In 1994, the Celtics hired former player and legendary towel-waving cheerleader M. L. Carr as the team's new vice president of basketball operations. Working alongside general manager Jan Volk, Carr selected University of North Carolina star Eric Montross with Boston's first round pick in the 1994 NBA draft. Montross became the new heir apparent in the paint, but failed to develop and was eventually traded. 1994–95 was the Celtics' final season in the Boston Garden. The Celtics signed aging Dominique Wilkins as a free agent, who led the team in scoring with 17.8 PPG. Second-year player Dino Rađa, a power forward from Croatia, added an interior presence the team had been lacking in 1993–94. The Celtics made the playoffs, losing to the heavily favored Orlando Magic in 4 games. In 1995, the Celtics moved from the Boston Garden to the Fleet Center (later TD BankNorth, then TD Garden). Carr fired Chris Ford and took the coaching reins himself. After drafting Providence College star Eric Williams, the Celtics struggled to a 33–49 record.
Things got worse in 1996–97 as the Celtics lost a franchise record 67 games, setting an unwanted NBA record winning only once against other Atlantic Division teams and just fifteen victories overall. In spite of the emergence of 1st-round draft pick Antoine Walker Carr's coaching stint was deemed a failure, and he took another job in the organization when owner Paul Gaston convinced star college coach Rick Pitino to join the franchise as the team's president, director of basketball operations, and head coach. Pitino's appointment as team president was controversial as Auerbach, the incumbent who had filled that role for more than 25 years, first heard about the change from local media. Unfortunately for the franchise, Pitino was not the savior everyone hoped he'd be. Auerbach bore the insult of being elbowed out with dignity, even as the team failed to improve.
The Celtics received the third and sixth draft picks in the 1997 NBA draft, and used the picks to select a brand new backcourt through Chauncey Billups and Ron Mercer. The young team that lost 67 games the year before was dismantled, with David Wesley, Dino Rađa and Rick Fox being let go, and Williams traded to the Denver Nuggets for a pair of second round draft picks (Williams would return to the Celtics in 1999 and played for four years). Walter McCarty was also acquired in a trade with the Knicks. With a promising start, upsetting the defending champions Chicago Bulls at home on opening night, and hard play from the youngsters that led to leaderships in turnovers and steals, the team improved its victories from 15 to 36 despite many losing streaks. Billups was subsequently traded to the Raptors during his rookie year, and Mercer was traded to the Nuggets during his third season.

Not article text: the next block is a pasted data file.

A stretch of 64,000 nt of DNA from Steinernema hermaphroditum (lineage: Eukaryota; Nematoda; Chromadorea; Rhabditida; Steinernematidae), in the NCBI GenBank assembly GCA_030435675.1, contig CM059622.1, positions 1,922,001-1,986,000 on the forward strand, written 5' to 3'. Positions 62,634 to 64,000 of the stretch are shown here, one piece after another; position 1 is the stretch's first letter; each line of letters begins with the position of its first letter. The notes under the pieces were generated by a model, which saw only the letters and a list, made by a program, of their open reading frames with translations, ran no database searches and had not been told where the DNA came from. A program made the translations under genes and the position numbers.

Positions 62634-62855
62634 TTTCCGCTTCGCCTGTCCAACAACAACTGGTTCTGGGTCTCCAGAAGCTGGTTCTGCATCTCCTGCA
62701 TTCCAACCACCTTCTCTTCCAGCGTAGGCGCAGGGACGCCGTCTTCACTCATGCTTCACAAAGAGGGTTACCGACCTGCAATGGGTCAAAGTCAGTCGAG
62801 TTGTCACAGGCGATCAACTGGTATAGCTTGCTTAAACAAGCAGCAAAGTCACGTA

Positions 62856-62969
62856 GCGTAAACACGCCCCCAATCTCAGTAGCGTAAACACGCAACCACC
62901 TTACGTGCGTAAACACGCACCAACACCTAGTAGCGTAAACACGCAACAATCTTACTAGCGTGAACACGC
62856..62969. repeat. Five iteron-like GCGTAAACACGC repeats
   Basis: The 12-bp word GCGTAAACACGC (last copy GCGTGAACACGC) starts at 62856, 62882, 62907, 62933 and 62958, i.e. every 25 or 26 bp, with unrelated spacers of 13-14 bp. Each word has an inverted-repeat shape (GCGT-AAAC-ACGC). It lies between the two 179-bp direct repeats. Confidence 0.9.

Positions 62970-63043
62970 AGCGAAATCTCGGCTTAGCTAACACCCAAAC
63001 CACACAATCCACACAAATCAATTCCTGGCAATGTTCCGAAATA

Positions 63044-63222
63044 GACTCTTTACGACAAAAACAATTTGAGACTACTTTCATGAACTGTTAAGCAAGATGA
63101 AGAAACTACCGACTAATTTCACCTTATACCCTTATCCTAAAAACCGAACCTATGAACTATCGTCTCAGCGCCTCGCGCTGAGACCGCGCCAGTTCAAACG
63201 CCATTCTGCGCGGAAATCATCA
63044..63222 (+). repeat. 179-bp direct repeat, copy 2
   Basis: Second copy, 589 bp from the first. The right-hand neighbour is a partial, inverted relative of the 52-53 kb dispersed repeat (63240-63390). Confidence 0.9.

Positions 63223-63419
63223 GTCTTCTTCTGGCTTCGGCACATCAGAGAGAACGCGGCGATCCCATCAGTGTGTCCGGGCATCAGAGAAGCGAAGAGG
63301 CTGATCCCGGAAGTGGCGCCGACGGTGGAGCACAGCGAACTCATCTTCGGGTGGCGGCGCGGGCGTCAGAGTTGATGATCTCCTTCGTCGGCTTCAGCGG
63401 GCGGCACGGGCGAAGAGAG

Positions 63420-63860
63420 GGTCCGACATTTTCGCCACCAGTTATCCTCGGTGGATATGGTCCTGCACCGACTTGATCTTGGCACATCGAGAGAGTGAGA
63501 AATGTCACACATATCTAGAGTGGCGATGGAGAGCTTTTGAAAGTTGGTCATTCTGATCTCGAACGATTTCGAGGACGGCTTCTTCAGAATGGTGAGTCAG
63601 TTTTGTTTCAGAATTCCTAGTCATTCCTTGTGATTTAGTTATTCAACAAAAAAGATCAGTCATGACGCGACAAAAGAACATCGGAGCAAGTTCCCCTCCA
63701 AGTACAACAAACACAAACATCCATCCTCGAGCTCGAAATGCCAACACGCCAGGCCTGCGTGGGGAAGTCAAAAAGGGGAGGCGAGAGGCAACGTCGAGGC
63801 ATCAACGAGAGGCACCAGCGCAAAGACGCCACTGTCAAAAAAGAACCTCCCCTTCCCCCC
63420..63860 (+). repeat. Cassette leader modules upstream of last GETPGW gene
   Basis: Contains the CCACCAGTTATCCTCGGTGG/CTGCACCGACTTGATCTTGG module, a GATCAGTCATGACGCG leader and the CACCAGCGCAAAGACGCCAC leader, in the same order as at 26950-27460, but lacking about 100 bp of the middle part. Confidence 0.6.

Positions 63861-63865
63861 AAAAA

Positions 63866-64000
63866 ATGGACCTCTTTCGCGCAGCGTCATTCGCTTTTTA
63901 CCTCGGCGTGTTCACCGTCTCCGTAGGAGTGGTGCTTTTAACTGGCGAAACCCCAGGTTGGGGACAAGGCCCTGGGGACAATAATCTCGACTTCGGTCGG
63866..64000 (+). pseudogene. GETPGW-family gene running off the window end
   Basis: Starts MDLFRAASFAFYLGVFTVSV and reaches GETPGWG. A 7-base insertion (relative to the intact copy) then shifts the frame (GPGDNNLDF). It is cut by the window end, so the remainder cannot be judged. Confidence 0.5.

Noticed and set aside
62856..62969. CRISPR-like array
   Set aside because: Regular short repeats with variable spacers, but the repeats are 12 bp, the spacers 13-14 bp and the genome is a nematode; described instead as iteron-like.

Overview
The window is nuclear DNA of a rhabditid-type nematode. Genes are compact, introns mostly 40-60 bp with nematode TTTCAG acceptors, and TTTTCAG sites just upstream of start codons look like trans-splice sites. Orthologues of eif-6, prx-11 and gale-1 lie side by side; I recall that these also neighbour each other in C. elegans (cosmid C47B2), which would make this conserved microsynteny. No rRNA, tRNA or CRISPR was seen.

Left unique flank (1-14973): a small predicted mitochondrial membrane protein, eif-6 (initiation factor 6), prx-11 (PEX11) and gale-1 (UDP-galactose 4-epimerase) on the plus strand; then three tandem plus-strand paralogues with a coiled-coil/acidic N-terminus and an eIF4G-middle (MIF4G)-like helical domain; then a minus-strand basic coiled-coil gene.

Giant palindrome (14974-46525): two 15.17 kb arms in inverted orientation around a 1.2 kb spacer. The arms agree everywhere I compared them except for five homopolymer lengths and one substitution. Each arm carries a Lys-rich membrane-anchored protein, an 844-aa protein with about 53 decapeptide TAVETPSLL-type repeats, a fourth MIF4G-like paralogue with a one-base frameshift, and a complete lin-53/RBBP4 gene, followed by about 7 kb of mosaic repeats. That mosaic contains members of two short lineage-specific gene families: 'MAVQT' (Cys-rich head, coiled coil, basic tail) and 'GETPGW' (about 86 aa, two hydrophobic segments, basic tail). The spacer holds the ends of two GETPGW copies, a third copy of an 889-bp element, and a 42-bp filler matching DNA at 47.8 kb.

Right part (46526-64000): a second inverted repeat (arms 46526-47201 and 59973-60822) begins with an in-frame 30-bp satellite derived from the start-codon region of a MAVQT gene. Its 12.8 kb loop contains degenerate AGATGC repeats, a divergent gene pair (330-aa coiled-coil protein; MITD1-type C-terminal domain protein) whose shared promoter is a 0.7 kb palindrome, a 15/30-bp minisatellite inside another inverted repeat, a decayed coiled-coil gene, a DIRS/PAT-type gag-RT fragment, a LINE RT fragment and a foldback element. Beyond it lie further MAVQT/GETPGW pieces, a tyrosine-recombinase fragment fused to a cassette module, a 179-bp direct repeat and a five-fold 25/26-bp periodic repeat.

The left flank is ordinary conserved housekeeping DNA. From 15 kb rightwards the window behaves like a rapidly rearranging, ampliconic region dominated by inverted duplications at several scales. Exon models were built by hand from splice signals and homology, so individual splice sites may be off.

1998–2013: The Paul Pierce eraEdit
The following year in the 1998 NBA draft, the Celtics drafted Paul Pierce, a college star who had been expected to be drafted much earlier than the Celtics' 10th overall pick. Pierce had an immediate impact during the lockout-shortened 1998–99 NBA season, averaging 19.5 points and being named Rookie of The Month in February as he led the league in steals. However, the Celtics continued to struggle as Pitino failed to achieve meaningful success. After Boston lost to the Toronto Raptors on March 1, 2000, on a buzzer-beater by Vince Carter, Pitino delivered the memorable "Larry Bird is not walking through that door, fans" speech. He resigned in January 2001.
Following the resignation of Rick Pitino, the Celtics saw modest improvement under coach Jim O'Brien. Paul Pierce matured into an NBA star and was ably complemented by Antoine Walker and the other players acquired over the years. While the team was 12–21 when Pitino left, O'Brien's record to finish the season was 24–24. Following the 2000–01 season O'Brien was given the job of head coach on a permanent basis. As a result of numerous trades, the Celtics had three picks in the 2001 NBA draft. They selected Joe Johnson, Joe Forte, and Kedrick Brown. Only Johnson managed to succeed in the NBA, becoming a perennial All-Star after leaving the Celtics.